Industry and Idleness, plate 7
William Hogarth (1697 - 1764)
RA Collection: Art
The seventh plate of William Hogarth's series of twelve prints Industry and Idleness, which the artist 'calculated for the use & Instruction of youth'. The set shows the consequences in later life of the contrasting behaviours of two apprentices in the same weaver's workshop, with each scene accompanied by scriptural passages (mostly from Proverbs). With this set Hogarth wanted to appeal to the market for popular prints rather than an exclusive, high-end audience (as in the case of Marriage A-la-Mode, published shortly before), and printed impressions on cheap paper for sale at all of London's print shops. The original plates are now in the Thomas Ross Collection, England.
This plate, 'The Idle 'Prentice Returned from Sea and in a Garret with a Common Prostitute' contrasts with the previous plate (17/3528). Whereas Goodchild has married his master's daughter and become a partner in the firm, Tom Idle is bed with a prostitute and (as the pistols on the floor indicate) has taken to highway robbery. The connection between prostitution and highway robbery is common in Hogarth's work, as for instance in plate three of A Harlot's Progress (17/3415). The door is bolted and barricaded, suggesting Tom Idle's fear of apprehension. He starts, seemingly fearful of intruders, although the source of the noise is the cat pouncing.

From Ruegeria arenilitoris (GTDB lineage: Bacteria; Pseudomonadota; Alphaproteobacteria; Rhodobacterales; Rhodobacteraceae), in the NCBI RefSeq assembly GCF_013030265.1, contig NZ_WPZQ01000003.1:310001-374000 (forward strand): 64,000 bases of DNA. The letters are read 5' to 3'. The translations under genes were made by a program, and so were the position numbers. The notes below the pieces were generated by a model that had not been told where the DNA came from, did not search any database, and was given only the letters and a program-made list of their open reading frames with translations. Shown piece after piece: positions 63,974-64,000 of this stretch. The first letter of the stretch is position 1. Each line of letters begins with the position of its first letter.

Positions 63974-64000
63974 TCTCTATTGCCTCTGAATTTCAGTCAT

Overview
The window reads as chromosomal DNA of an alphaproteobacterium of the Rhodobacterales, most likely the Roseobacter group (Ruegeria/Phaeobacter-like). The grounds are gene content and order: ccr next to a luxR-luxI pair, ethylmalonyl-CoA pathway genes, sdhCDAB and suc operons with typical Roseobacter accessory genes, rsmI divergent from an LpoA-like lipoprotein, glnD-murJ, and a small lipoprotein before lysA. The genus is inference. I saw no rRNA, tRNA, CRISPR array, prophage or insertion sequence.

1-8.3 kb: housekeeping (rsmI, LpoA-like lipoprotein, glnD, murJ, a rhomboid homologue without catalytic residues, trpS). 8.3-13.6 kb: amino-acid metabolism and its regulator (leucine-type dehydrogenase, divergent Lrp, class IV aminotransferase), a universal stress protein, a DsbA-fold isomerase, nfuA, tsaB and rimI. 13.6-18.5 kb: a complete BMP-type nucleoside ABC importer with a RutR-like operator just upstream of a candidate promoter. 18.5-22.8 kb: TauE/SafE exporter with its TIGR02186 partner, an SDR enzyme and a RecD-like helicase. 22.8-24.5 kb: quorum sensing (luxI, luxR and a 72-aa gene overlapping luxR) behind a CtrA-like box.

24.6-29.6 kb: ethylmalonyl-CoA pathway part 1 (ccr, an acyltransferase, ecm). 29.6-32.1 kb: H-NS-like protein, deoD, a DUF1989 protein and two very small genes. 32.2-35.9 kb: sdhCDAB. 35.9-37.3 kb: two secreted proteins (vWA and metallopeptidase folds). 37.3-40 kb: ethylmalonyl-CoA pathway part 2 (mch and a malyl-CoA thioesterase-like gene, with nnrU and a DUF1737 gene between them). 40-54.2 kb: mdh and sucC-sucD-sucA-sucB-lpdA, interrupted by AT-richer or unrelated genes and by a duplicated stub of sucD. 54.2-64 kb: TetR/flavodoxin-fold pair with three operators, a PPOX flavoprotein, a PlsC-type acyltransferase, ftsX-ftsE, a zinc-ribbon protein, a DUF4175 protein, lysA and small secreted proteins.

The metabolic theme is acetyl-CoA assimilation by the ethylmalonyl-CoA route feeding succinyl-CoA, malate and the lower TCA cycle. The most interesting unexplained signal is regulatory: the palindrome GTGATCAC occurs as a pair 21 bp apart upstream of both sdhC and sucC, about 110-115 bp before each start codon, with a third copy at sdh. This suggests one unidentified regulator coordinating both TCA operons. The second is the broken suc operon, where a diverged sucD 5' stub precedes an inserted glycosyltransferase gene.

269 mm x 351 mm
Hogarth's prints. Vol. I. - [s.l.]: [n.d.]
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